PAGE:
Tax Return and Other Reports
Bookkeeping and audit requirements are the first things to learn before registering a company in Hong Kong. Incorrectly prepared tax returns or delays in filing them will lead to fines and other issues.
Hong Kong Accounting and Audit Standards
The low level of corruption and the free flow of information make Hong Kong different from most other Asian countries. Since the 1970s, many anti-corruption measures have been taken. An Independent Commission Against Corruption has been established with a mandate to deal with the issue in both the private and the public sector.
Companies follow the Hong Kong Financial Reporting Standards (HKFRS), developed by the Hong Kong Institute of Certified Public Accountants (HKICPA), in keeping their accounting records. All companies are required to keep accounting records, regardless of where they operate. If there is no business activity, a zero tax return is filed.
Companies must keep all documents explaining their transactions for seven years. Documents must be organized by type and date. They will be required by the tax office if they decide to audit the company.
Preparation and Filing of Your First Tax Return in Hong Kong
The official fiscal year in Hong Kong begins on April, 1, and ends on March, 31. But companies are allowed to choose the end date of their accounting period. Offshore companies prefer an accounting period from January 1 to December 31. This is convenient if you have other foreign companies, where the reporting period corresponds to the calendar year.
The first tax return form is usually sent to the company 18 months after opening. It must be completed and sent back within three months from the date of issue. The tax office sends the next tax return a year later. This means that the services of an accountant and auditor will be required annually.
In practice, Hong Kong companies are faced with many subtleties that you need to know when preparing your accounts, especially in the first accounting period. An experienced accountant will tell you which transactions are to be taken into account in the first accounting period and which are not. With a large number of transactions, it makes sense to contact your accountant at least quarterly, not only before the preparation of accounting reports. This way you will be sure that you will not be late with filing the tax returns.
The cost of accounting services in Hong Kong depends on the number of company’s transactions, company’s turnover and the time spent on verification and reporting.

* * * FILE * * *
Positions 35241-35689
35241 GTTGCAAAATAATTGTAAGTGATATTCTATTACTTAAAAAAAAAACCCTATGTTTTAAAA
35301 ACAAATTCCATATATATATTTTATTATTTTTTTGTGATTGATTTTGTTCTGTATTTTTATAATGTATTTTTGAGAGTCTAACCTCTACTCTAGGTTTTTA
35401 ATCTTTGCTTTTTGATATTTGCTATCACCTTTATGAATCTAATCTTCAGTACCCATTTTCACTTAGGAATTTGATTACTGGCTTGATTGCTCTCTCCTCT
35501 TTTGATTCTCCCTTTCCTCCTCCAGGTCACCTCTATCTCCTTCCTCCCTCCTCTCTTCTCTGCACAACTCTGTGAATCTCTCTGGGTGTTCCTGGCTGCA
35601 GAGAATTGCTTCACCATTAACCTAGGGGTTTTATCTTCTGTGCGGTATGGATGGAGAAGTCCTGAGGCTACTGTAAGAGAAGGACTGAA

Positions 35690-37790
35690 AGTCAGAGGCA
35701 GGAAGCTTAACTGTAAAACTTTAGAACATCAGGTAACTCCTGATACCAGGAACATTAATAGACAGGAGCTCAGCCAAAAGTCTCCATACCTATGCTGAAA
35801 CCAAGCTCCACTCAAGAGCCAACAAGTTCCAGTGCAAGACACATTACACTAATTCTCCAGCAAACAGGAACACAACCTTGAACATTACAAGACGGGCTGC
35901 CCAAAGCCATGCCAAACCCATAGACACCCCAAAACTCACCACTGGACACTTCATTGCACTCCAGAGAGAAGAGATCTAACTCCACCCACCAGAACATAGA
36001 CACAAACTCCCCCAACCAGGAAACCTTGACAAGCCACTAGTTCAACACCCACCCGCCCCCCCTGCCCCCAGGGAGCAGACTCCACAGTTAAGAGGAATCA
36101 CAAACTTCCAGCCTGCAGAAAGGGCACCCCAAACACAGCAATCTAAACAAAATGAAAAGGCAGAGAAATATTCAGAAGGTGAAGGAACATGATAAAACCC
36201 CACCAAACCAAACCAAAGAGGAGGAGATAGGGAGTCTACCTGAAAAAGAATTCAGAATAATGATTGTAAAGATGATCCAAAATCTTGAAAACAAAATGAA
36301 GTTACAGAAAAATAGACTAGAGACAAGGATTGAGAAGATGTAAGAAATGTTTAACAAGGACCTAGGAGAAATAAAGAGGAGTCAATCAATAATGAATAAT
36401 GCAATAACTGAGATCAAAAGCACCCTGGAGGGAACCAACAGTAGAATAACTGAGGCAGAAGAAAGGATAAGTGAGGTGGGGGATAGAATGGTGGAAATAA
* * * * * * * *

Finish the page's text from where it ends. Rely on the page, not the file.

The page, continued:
How Does Audit Work in Hong Kong?
The accounting and audit system of Hong Kong consists of the following three stages:
- Preparation of supporting documents
- Preparation of reports
Preparation of financial reports includes the following documents:
- The general ledger that has information on all the transactions;
- Profit and Loss Statement, Balance Sheet;
- Reports on the Accounts Payable and Receivable.
The auditor is required to review the financial statements to determine whether the company is in compliance with the tax laws and accounting standards issued by the HKICPA. He or she compares sales and purchases for each service and commodity, and assesses the reasonableness of expenses. He or she checks the supporting documents of the transactions for accuracy.
The auditor then shares their view of the fairness of the financial statements and issues an audit opinion. If the auditor leaves a negative opinion on the company, the auditor is required to indicate deficiencies identified during the audit.
The auditor’s report is signed by the firm’s directors. It is then sent to the tax authorities together with the tax return.
The auditor determines the territorial nature of the business. If the company did not conduct business in Hong Kong, he or she can prepare an appropriate justification and submit an application to the tax authorities for offshore status, exemption from income tax.
The tax office, receiving the statements with the audit report, takes into account the opinion of the auditors, but reserves the right to check the territorial character of the company. Such verification may be carried out immediately after the reporting period or in 2 to 3 years.
Audit of Hong Kong Companies: A Friend or a Foe?
Audit in Hong Kong might seem a tiresome procedure. But your attitude to it should rather be positive.
Auditors in Hong Kong take their work seriously. They report to the Government Authorities whether the company is working according to the rules. This means that if an auditor points out that the company complies with the requirements of Hong Kong laws, which are in line with international laws, then:
- this company acquires a good reputation in the eyes of the Government Authorities;
- the trust of customers and partners to the company increases;
- the chances of obtaining a loan from the bank also increase;
- your application for the offshore status will be approved.
In order to successfully pass the annual audit in Hong Kong, make sure you find an experienced auditor who understands the details of running your business. It is good if you use an accountant and an auditor from the same service provider in Hong Kong who has been working for your company throughout the year. The auditor will need less time to review the company’s documents if he or she is already familiar with them. This means the audit will cost less. But more importantly, you will avoid misunderstandings that could make the auditor give a negative opinion.
Should you need assistance with bookkeeping and audit in Hong Kong, do not hesitate to contact us by email or via online chat. Your company will be addressed by an experienced certified accountant directly from Hong Kong, but in English.